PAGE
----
The Role of Media & Diversity: Sticking Out Like A Sore Thumb
I was at a press event with a little over 35 other travel writers, bloggers, and brand representatives. I was talking to a travel writer about Japan, extremely curious about it because it is one of the places my family and I want to travel to soon. I asked her what her experience was like. In my question, I was thinking about the food, the pace, the language challenges, and even the cost. She answered that it was fast paced, and crowded, and a bit overwhelming at times. But then she added, “It’s weird. Imagine sticking out like a sore thumb because you are the only white person around. It’s just unsettling.”
And as she continued to talk I wondered if at any point it would dawn on her that I didn’t have to imagine being the “only one” because I was, at that very moment in time, experiencing just that. In a room full of over 35 people, I was, in fact, sticking out like a sore thumb. And though I didn’t find the experience unsettling, I do find it interesting that no one else seemed to notice.
But I have to wonder: even if people notice, would it matter? Would they care?
It was 1987 and I was walking through the streets of Milan and men and women would stop, stare, point, call out, and even reach out and touch my skin. They asked me where I was from. Where I got my tan. Most of them said I was beautiful and ogled. I remember walking into a gelateria packed with skiers returning from their holiday at Madonna di Campiglio, and being the only one of color. The room went from a loud hustle and bustle noise to a softer whisper as women looked me up and down and men locked their eyes on me.
At 17, I found the experience fascinating. Little did I know how different it would feel now.
Little did I know how frustrating it would be to walk into a room of my peers and not find one single person who is Latino, or of color. How annoying it would be to attend conference after conference after conference and rarely see a person who looks like me or shares my heritage or culture speak on a panel of professionals aiming to talk to other professionals like myself.
Little did I know how sad it would be to be the only one, when I know there could potentially be so many more.
People underestimate the power of representation of self anywhere, but especially in the media.
As a travel blogger, I get frustrated with travel media, because unless it is purposefully targeted to a specific ethnic group, there is rarely ever any diverse ethnic or cultural group represented. Let’s not even go into age and gender, because then I will just want to cry.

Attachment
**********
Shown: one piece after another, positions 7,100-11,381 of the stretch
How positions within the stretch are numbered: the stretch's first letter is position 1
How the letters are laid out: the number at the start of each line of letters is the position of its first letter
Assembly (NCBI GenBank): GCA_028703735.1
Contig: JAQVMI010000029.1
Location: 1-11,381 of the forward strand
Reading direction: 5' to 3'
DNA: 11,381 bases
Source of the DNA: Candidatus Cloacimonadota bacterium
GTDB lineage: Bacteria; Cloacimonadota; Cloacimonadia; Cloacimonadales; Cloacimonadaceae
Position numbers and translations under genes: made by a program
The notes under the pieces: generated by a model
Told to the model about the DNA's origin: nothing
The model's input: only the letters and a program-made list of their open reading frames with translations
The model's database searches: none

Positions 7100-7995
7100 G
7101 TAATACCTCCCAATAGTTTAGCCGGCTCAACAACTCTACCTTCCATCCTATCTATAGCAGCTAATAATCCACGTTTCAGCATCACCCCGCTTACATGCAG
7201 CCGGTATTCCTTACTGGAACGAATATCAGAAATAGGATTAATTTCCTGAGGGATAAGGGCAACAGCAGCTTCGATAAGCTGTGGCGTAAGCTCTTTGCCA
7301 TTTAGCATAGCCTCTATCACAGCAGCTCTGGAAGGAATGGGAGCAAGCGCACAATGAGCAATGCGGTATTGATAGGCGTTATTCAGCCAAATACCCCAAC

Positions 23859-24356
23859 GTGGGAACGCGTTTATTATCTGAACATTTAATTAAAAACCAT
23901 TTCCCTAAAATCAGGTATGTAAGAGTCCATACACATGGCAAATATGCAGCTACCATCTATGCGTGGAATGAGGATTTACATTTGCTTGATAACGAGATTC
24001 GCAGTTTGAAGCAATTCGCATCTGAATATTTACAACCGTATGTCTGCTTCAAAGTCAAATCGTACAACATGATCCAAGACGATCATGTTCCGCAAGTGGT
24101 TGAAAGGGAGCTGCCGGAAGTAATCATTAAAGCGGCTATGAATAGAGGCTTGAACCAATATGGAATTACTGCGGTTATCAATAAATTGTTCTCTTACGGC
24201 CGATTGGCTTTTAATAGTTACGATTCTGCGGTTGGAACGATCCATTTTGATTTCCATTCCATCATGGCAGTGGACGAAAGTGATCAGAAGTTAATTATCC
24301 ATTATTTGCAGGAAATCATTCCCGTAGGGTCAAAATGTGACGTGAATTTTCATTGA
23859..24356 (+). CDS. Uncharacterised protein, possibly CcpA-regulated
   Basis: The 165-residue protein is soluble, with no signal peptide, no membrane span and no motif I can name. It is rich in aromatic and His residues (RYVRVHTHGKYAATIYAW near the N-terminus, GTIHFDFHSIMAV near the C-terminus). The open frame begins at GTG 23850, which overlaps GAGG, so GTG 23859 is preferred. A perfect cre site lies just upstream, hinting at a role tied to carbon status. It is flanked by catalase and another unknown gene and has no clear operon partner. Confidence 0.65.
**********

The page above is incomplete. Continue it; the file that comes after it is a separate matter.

How do we inspire members of our community to take on the world, break past cultural norms and sexists traditions to embrace travel and adventure just like anyone else if there is no one out there like us doing it or speaking to us?
When I write about the journey I took on to travel and make blogging my career, I hope that it impacts anyone and everyone who needs to hear the message – regardless of race, gender, or ethnicity. My writing is for everyone and I want people to feel welcomed when they visit my site.
But when I talk about what is it like to be a girl in the Latino culture, and what it means to have the courage to be outspoken and adventurous, fearless and ambitious even when growing up among a group of conservative and religious Latino immigrants, there is a specific person that I am hoping to reach.
There is a girl, somewhere out there, being told by her Latino mother and father, what her responsibility and role as a woman is. She is being raised to conform to a set of beliefs and traditions that make up a huge part of who she is, both historically and culturally. She is struggling with the fact that to pursue her individual dreams might go against culture and potentially shame her and her family.
How do you inspire her when her reality is not even something you can grasp, and when your reality is not even something she can relate to? Such is the role of diversity in media. It is to represent and speak from a place that others who don’t have a voice can feel is being heard.
I don’t often target specific groups in my writing, but the fact that I am a Latina travel writer in a space dominated by white men and women is not lost on me. The reality that there are other little girls that will have to go through similar cultural struggles before they have the courage to pursue their dreams and that I can be a source of inspiration to them is not something I take lightly. And I am not alone. I believe that deep in our hearts we all think of someone, even when writing to everyone.
Though there are many talented non-minority travel bloggers out there, many deserving of the accolades and recognition they have garnered, and though I don’t believe in throwing anyone a bone just because they are a minority, I do think that those in the media, in the business of conference coordinating, and in campaign organizing, must work harder so that the message goes further and reaches a wider audience.
I don’t have to travel to Japan, or Italy, or anywhere far from home to stick out like a sore thumb. I can simply go to an event, or a meeting, or a conference. Except no one else seems to really realize or care, because everyone else is too enraptured in their own comfort zone to notice. In the meantime, someone is left unreached, unspoken to, underrepresented, and uninspired.
We have a responsibility to do better, to try harder, and to be more aware so that sticking out like a sore thumb becomes less and less of a common reality for many of us.